Erica Bauermeister – The School of Essential Ingredients
6. The School of Essential Ingredients by Erica Bauermeister (2009)
Length: 242 pages
Genre: Literary Fiction
Started: 13 January 2009
Finished: 14 January 2009
How long has it been on my TBR pile? Since 06 January 2009
The School of Essential Ingredients will be released on 22 January 2009; pre-order a copy from Amazon.
A cooking class is
more than food, it’s about the
process… and people.
Summary: The School of Essential Ingredients gives us a series of interconnected slice-of-life vignettes, revolving around the participants in a cooking class. Chef and restaurant owner Lillian has a knack of feeding people exactly what they need – both in a meal and in life. The participants in her class initially seem to have little in common: a older married couple, a young Italian woman, a frazzled young mother, an elderly woman in the early stages of memory loss, a software engineer, a teen-aged busgirl, and a quiet man with an impenetrable air of sadness. However, as the course progresses, the miracle of the food they are preparing reaches them – and they reach out to each other.
Review: This book takes the idea that scent (and therefore food) is the strongest link to memory (and therefore emotion) and runs with it. Through the metaphor of food and cooking, we’re given access into the lives, memories, and emotions of each of the participants in the class, and through that filter, into our own lives and loves. This slim novel wears its heart on its sleeve – love of food, love of cooking, love of friends and family, love of everything that is slow and beautiful, love of love – and the result is a story simultaneously a joy for the senses and incredibly touching (and yes, I got misty-eyed more than once). My only real complaint is that sometimes the writing gets a little simile-happy, but this is a forgivable flaw. Seeing as we don’t have very many words in the English language to describe flavors and smells, a book that is so focused on the sensual experience of food really doesn’t have many other options. Ultimately, this book winds up feeling like a good meal – deserving of being savored, light enough to be easily digestible, but leaving you feeling completely satisfied. 4.5 out of 5 stars.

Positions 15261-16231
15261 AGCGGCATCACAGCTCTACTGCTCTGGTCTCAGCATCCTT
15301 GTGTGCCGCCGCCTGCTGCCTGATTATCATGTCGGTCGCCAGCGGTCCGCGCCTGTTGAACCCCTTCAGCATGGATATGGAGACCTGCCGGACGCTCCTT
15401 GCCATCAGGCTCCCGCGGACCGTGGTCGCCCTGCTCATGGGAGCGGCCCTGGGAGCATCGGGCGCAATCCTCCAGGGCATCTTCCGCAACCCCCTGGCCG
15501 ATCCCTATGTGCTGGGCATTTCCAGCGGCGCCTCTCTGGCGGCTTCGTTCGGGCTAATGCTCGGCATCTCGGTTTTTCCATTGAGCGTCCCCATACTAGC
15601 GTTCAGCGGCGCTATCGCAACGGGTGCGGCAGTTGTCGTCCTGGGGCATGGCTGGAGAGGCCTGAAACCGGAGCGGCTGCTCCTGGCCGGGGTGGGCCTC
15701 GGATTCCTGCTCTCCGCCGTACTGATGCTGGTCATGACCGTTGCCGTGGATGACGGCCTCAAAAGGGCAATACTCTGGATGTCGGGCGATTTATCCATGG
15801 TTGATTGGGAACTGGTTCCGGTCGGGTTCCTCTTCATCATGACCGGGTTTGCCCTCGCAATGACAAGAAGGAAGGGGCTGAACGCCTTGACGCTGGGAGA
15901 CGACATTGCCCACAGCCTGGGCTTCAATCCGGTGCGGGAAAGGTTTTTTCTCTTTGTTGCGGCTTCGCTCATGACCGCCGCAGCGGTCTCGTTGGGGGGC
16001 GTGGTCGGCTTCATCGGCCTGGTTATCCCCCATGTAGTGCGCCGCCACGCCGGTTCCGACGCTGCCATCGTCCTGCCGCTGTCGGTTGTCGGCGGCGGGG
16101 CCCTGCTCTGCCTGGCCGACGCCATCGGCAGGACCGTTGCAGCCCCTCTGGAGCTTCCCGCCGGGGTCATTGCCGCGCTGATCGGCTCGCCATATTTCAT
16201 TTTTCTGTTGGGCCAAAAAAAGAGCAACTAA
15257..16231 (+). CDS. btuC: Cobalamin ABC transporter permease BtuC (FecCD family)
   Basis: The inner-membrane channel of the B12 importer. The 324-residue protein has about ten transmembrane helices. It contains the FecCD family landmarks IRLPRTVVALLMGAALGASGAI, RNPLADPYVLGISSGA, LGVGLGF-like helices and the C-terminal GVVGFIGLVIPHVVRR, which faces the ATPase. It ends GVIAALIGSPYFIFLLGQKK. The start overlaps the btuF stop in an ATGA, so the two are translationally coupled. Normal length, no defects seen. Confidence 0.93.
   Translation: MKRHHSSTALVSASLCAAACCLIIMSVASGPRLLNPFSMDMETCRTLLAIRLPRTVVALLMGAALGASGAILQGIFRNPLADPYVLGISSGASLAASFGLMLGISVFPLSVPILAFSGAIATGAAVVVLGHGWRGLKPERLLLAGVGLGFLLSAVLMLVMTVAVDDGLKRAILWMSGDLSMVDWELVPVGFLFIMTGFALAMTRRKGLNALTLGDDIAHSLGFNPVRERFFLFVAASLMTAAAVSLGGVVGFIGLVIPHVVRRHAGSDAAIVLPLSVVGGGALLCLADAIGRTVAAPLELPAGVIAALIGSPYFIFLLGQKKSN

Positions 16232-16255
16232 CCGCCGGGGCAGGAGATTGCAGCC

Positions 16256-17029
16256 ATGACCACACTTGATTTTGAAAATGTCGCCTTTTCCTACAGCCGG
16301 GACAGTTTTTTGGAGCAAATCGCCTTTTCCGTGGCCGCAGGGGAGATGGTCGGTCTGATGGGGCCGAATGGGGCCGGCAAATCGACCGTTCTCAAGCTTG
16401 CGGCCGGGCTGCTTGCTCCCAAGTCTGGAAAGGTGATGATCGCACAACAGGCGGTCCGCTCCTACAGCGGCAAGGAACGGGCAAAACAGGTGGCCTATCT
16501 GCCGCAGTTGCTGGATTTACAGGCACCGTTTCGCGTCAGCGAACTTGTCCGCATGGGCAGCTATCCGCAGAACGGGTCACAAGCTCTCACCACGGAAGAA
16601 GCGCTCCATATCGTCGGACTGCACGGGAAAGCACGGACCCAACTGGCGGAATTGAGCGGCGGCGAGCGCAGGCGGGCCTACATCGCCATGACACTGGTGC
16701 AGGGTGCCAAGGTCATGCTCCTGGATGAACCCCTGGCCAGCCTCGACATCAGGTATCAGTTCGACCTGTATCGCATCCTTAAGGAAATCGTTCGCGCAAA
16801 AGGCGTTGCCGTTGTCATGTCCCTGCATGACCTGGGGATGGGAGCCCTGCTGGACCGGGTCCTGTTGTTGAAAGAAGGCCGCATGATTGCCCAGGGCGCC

Recommendation: Not just for serious foodies, I think this book would appeal to anyone who likes modern literary fiction and appreciates the good things in life. I would NOT recommend reading this if you haven’t eaten for a while, though, because if you’re not hungry going into this, you most definitely will be by the time you’re done.
Quote: (from an uncorrected proof; text may be different in the published edition)
“But you are beautiful,” Chloe insisted.
Antonia laughed softly. “I used to say that to my mother all the time. … I was not a pretty teenager. And do you know what she would say to me?”
Chloe shook her head.
“She would say ‘Life is beautiful. Some people just remind you of that more than others.'”
Dar at Peeking between the Pages is giving away a copy of this book on 24 Jan; you can enter her giveaway here.
Links: Official web page (with excerpt)
First Line: Lillian loved best the moment before she turned on the lights.